Actual naval aircraft associated with the Midway’s 47-year career have been especially popular with visitors, particularly since they have unprecedented access to their features.  Within three years, Midway’s collection expanded six-fold to 24 restored aircraft, courtesy of a volunteer crew working in an old hangar at North Island devoted to supporting Midway.  At present, Midway’s air wing features 34 beautifully restored Navy and Marine Corps planes and helicopters, with more on the horizon. Adding more realism to our exhibition, live docent presentations were perfected on the Flight Deck to describe in thrilling detail how carrier aircraft are catapult-launched from the ship and how they are landed or “trapped” aboard.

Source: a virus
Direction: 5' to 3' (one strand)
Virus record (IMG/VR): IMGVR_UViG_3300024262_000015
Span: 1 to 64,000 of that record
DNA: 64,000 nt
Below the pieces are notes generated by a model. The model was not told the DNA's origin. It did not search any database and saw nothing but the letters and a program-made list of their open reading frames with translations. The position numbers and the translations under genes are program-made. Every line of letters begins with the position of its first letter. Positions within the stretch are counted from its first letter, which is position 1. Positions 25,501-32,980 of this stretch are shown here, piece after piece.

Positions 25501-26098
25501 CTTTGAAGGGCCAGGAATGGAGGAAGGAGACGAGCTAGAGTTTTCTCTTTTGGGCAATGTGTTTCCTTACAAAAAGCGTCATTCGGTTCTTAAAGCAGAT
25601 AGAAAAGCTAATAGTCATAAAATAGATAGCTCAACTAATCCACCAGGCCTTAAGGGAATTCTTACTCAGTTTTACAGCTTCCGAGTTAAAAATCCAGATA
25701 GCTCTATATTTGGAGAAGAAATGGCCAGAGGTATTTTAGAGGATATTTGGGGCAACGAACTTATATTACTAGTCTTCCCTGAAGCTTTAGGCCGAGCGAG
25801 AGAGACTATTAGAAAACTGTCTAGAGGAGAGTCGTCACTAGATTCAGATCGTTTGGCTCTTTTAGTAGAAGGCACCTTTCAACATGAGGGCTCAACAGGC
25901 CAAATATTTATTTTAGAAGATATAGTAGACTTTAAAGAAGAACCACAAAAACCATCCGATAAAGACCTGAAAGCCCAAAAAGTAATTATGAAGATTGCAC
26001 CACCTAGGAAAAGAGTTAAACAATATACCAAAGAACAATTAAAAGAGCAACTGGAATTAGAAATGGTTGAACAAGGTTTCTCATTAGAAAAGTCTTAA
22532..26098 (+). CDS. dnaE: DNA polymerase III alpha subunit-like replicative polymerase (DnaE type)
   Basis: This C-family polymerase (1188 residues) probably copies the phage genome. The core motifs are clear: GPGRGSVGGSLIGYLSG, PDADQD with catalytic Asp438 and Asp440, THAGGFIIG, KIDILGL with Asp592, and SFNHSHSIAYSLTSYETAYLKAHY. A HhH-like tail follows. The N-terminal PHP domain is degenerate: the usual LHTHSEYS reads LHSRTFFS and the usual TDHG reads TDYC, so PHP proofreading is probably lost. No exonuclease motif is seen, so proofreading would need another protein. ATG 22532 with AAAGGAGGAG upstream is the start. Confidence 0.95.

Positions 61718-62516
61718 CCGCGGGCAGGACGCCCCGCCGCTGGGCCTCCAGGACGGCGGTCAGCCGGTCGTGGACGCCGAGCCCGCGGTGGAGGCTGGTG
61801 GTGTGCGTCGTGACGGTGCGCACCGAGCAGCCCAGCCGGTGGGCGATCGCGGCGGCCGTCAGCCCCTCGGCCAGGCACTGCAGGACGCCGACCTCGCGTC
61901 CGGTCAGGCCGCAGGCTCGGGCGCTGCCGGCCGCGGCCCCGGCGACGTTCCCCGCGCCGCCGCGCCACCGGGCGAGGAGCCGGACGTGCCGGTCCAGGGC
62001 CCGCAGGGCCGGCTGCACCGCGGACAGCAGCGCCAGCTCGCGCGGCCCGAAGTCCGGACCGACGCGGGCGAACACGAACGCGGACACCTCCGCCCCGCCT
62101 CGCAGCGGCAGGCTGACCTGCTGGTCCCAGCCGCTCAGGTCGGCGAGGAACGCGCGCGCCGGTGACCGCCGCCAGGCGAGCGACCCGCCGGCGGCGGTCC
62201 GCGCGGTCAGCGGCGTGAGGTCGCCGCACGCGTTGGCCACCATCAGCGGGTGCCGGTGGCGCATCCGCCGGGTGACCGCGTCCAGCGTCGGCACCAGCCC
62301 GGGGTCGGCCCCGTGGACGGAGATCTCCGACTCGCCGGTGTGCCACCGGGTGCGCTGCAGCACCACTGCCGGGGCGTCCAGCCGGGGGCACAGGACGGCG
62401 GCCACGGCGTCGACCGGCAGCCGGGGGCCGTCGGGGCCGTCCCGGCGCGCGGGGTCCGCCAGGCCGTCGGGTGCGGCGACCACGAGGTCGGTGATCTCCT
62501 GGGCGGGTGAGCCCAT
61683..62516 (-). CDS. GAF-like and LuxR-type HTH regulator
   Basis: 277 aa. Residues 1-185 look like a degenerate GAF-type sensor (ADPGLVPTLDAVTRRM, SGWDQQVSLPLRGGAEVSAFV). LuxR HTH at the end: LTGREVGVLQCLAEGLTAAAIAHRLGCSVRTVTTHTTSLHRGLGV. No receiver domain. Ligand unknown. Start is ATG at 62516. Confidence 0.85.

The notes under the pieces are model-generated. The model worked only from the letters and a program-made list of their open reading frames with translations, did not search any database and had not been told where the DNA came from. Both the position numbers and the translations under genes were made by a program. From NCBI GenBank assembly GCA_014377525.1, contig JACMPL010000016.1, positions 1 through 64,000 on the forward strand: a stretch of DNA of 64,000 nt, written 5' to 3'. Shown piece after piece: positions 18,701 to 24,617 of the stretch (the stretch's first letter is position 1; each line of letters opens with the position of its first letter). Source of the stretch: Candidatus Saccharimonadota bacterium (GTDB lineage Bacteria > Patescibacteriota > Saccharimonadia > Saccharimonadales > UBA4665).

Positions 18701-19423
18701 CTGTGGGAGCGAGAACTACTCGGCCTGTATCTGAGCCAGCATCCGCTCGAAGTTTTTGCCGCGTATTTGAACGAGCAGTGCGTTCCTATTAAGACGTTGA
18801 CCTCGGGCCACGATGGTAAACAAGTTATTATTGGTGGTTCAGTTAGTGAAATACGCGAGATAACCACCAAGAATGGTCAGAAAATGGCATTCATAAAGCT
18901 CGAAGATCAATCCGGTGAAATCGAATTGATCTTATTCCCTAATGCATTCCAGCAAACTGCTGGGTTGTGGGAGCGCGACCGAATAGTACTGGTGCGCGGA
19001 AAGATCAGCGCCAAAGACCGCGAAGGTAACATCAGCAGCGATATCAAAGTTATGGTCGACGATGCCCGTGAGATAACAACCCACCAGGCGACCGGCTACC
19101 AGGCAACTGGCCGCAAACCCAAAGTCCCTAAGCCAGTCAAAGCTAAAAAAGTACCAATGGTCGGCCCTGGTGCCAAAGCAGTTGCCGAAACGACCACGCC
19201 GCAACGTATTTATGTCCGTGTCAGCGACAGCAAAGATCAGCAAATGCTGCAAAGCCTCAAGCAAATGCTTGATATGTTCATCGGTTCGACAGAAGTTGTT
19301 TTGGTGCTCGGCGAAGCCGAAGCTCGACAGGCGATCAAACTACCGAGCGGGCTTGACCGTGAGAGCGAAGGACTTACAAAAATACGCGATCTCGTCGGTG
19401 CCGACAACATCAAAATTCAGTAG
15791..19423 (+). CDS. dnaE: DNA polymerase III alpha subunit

Because of Midway’s nature as an aircraft carrier and her role in history, she has hosted several aviation-related commemorations. In May 2004, just weeks before the museum opened to the public, a reconciliation ceremony was held between Japan’s Zero Fighter Pilots Association and U.S. fliers from the World War II era.  Midway then became the designated site for the Navy’s annual Battle of Midway commemoration and for the Pearl Harbor Survivors Association in December.  Midway’s lifesaving role in the harrowing evacuations from Saigon in April 1975 has led the ship to become the venue of choice for Southern California’s Vietnamese community as a means of remembering that event and celebrating their new lives in a land of freedom.